If you were a car salesman and you sold your entire fleet in one day, would you say “great, we did well, let’s close the garage and retire as of today”?
No! You’d reinvest the profits (wisely) into more cars, and start selling again, right? The same logic applies with any investment — even sports betting.
There’s a tendency for bettors to check how much they’ve made in a day, week, or month and want to see it end the period on a high. That’s natural. But unless your packing up, quitting forever, never to bet again, then why stop to savour the profits if you could be making more? Once you have the edge in your favour, turnover is all you need to scale it.
I’ve seen videos of traders betting £50 and earning a tidy profit of £350 in minutes. It’s nothing to get excited about, though. The EV of the £50 bet alone, reasonably speaking, would be somewhere between -10 to +10%. Let’s call it 10%, to avoid doubt.
Therefore, in the long-run, if equivalent bets were placed over a large sample, it would even out at just £5 profit per bet. Don’t be blinded by the £350 profit from the scenario you saw. After all, you could put £1,000 on Black in a spin of roulette and double your money in seconds. Keep doing it enough times and you’ll even out to where you should be — in a hefty loss.
Then there’s being super-selective with your bets, and trying to earn big. The idea itself is OK — because there’s no use in betting more frequently just to raise turnover. But bare in mind that one selection is… just one selection. The EV might be positive, but to earn a substantial amount from the odd bet here or there, you’d need to stake a lot. And that’s asking for trouble (high variance, big swings).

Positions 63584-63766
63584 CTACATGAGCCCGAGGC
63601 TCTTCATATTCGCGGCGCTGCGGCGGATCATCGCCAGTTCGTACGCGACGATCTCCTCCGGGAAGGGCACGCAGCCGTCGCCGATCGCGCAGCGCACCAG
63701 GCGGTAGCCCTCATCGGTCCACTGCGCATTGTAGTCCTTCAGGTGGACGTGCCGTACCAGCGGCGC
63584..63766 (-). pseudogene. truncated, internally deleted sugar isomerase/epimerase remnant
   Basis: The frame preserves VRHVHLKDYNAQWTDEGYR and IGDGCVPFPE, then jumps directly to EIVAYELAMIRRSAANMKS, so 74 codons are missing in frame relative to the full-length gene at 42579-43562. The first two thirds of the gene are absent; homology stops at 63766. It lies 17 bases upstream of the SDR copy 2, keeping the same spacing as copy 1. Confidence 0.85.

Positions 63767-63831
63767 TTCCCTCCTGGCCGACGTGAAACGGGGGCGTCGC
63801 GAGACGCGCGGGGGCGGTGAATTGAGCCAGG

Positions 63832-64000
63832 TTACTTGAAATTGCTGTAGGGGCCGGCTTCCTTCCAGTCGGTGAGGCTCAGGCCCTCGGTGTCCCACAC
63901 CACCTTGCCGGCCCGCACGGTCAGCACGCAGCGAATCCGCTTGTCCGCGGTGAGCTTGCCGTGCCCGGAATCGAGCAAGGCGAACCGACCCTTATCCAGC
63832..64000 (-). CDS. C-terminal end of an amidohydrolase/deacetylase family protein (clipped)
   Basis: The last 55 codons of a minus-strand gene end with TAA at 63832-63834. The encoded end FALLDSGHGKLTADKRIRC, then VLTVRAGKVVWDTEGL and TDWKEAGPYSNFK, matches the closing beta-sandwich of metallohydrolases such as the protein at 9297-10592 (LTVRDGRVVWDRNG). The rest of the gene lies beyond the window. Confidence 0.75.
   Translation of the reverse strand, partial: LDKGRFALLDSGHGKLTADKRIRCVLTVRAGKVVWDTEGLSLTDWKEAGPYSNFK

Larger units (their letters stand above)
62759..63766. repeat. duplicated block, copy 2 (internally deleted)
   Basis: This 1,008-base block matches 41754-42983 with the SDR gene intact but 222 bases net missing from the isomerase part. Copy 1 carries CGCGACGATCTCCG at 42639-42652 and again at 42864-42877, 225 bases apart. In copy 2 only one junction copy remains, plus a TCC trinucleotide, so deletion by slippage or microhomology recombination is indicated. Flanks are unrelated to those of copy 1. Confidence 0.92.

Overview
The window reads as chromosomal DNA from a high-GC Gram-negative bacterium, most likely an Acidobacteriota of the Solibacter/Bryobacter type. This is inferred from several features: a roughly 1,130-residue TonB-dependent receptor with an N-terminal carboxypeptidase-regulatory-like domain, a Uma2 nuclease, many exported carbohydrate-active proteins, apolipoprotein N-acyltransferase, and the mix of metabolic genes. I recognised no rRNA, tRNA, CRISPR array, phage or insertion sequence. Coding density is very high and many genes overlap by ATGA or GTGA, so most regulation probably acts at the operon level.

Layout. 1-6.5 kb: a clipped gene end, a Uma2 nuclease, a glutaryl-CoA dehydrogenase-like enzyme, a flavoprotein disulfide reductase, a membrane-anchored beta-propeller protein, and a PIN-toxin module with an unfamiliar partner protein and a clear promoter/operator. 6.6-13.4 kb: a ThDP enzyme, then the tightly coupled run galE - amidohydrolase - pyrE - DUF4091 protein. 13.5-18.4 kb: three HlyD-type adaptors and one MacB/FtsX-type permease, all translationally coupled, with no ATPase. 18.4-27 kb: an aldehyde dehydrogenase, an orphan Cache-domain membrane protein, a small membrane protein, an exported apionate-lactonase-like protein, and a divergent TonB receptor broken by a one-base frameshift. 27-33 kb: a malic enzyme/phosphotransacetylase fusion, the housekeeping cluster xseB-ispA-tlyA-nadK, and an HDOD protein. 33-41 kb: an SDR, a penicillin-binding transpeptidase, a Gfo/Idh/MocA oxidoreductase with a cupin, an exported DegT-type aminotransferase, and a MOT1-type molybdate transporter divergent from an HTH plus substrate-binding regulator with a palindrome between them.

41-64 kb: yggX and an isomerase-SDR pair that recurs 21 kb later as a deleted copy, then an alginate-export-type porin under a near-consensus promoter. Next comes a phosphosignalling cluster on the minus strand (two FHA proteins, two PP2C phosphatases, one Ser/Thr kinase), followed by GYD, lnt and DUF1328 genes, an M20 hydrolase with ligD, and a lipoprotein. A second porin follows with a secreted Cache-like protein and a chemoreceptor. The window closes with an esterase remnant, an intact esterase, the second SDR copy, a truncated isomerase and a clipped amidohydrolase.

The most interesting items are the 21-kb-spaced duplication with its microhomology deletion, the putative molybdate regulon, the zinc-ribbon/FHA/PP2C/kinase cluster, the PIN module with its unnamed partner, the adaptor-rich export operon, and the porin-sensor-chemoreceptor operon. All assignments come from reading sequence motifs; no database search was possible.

This brings me back round to a point I’ve made before on this site: it doesn’t matter what you’re making now, it matters what you’re making in the longrun. You need to have a sufficient sample size to back up the results you’re seeing. As long as you measure your performance on a ROI basis, and consider the 3 variables I’ve mentioned, then it’ll make your outlook clearer.
Read more here: Am I Really Winning? — Betting Variance In Action
So to Answer the Question “How Much Can You Earn From Sports Betting?”
- You can earn an amount proportional to whatever you turn over, provided you have a plus EV betting strategy.
So there you have it — skies the limit.
Unfortunately it’s easier said than done. If you’re using Bookmakers they’ll be sure to cap how much you can stake, and therefore earn. On the betting exchange (Betfair), the prices are very sharp, so finding plus EV odds is tough.
As a starting point, read through my guide on Making A Living from Sports Betting. It provides details on several plus EV techniques that’ll spin the odds in your favour.
Want to explore other ways of earning online, outside of sports betting? Check out my post: How To Make Money From Home.